I am a voracious reader and so is Emily. She probably reads more than I do—she’s quick. I have stacks of books by my bed. You know what I just read that actually has been out for awhile, but I really got a lot out of it—it’s a book called Zeitoun. Dave Eggers wrote it, and it’s about a Muslim-American family during Hurricane Katrina and what they went through. I was scared that it would be too hard, because it’s such an upsetting thing; then I read it, and it was amazing. I read old history books. I like to read books that were written in weird times—like a book from the 1930s about the Civil War—to hear the differences and see how they looked at it and the difference from now. I just read that biography of Cleopatra that Stacy Shiff wrote. That’s a great read. A lot of times I go back and forth between that and a novel. One of my very favorite writers of all time is Louise Erdrich. If you read her last five books, you would just be blown away. She just gets better and more mature.

I think that the disc has some of your and Emily’s best love songs, “Birthday Song” and the aforementioned “Share the Moon” and “We Get to Feel It All.” After all this time, do you find that love songs get easier or harder to write?
I think it depends on the time period that you’re in. Sometimes I wouldn’t be able to write a love song to save my life. Sometimes, for some reason, the way I’m looking at my own relationship or my best friend is in a relationship that I’m sort of picking apart and looking at. [Laughs] I often use my friends as my fodder, and they’re very sweet about letting me do that. I think it’s the time, and Emily feels the same way. She definitely goes through moments where writing a love song is right at her fingertips, and she can access that easily. And there are other times where you just can’t. This was one of those times for both of us when we were in that space.

Not surprisingly, politics and social issues make an appearance in “War Rugs” and even a bit in “John” and the single “Making Promises.” With the presidential election a little more than a year away, what are your thoughts on the current state of things in this country?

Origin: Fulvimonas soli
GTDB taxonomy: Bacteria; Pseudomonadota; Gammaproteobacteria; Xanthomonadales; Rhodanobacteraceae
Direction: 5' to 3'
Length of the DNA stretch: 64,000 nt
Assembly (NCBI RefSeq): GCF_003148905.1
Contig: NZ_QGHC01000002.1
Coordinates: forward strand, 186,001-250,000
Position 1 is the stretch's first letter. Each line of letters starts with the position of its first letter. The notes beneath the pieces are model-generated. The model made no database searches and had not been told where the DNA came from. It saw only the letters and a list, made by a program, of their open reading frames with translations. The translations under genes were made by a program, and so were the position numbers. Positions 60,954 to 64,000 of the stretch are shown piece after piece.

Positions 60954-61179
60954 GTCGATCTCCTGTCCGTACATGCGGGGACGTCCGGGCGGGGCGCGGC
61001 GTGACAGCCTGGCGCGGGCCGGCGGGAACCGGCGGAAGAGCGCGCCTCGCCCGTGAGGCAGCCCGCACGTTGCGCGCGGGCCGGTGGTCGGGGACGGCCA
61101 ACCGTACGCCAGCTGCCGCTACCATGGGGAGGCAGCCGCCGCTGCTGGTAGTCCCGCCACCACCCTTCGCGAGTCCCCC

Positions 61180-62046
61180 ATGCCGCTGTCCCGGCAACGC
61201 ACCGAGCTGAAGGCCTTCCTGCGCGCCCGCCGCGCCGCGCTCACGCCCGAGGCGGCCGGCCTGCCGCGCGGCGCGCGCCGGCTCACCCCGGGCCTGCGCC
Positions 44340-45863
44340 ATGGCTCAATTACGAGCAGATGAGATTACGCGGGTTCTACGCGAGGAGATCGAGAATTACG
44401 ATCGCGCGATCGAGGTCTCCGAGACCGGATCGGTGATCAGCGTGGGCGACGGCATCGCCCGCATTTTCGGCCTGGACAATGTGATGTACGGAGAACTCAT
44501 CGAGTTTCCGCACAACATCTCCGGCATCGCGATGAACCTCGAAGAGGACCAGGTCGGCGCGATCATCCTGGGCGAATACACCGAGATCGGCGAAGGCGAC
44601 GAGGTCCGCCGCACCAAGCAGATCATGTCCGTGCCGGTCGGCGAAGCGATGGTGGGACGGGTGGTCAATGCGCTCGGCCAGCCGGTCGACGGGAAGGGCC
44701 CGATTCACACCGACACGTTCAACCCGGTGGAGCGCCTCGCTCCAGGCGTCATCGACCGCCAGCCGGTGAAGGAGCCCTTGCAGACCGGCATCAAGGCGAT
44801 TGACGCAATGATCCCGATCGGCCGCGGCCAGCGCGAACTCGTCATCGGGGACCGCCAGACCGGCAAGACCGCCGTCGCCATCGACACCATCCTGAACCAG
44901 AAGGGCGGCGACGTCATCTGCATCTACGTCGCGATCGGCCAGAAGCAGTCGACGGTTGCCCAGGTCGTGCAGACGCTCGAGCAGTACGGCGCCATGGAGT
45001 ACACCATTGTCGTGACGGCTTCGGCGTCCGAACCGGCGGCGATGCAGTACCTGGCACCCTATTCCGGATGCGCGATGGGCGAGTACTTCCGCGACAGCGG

I guess I feel they’re so polarized. We all talk about how polarized that they are, but they really are. I don’t know which came first—that the media told us it was and we became more polarized, or if the media is reacting to the fact that we really are. I don’t like that. It bums me out. I’m patriotic in that way. I really believe it takes all different kinds of people and from all different parties to make things work with lots of different input and ideas and that we need to respect each other, the convictions that we have. If we can have democratic conversation and that civil discourse, I really believe we can do better and solve problems. I guess I’m kind of an idealist, and that’s not what’s happening. [Laughs]

Emily’s wedding song, “Able to Sing,” made me wonder if you have written or been asked to write a song for a same-sex wedding or civil union?
I’ve never been asked to write a song for a civil union. I have been asked to sing at some, but it’s never worked out. Emily has written a song. Her dear friend got married to another woman and she wrote a song for that, and it’s quite a nice song, but no one will ever hear it because it was a gift. But I haven’t done that actually. That would be hard. I think it’s hard to write a song on command for that kind of thing.

Are you aware of existing Indigo Girls songs that have been used for that purpose?
E
verybody says they use “Power of Two.” That’s the most used song, straight or gay marriages.

Will any of the Nashville musicians heard on the disc be joining the Indigo Girls on tour?
I don’t know when, but at some point we’re going to try to get that band together and do a special run of shows. It won’t be the immediate fall tour, but at some point we’ll have the bluegrass band together as a special run. Probably if we do holiday shows, we’ll mix it up.

You have three solo studio discs under your belt. Is there a fourth in the works?
Yeah, I’m mixing it right now. I made it right before I went into the studio to make the Indigo Girls disc, but I had to wait for Trina Shoemaker. She’s doing a killer job. I don’t know when I’m going to put it out; probably the winter.

Gregg Shapiro is a regular contributor to OutSmart magazine.

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Gregg Shapiro

Gregg Shapiro is a regular contributor to OutSmart Magazine.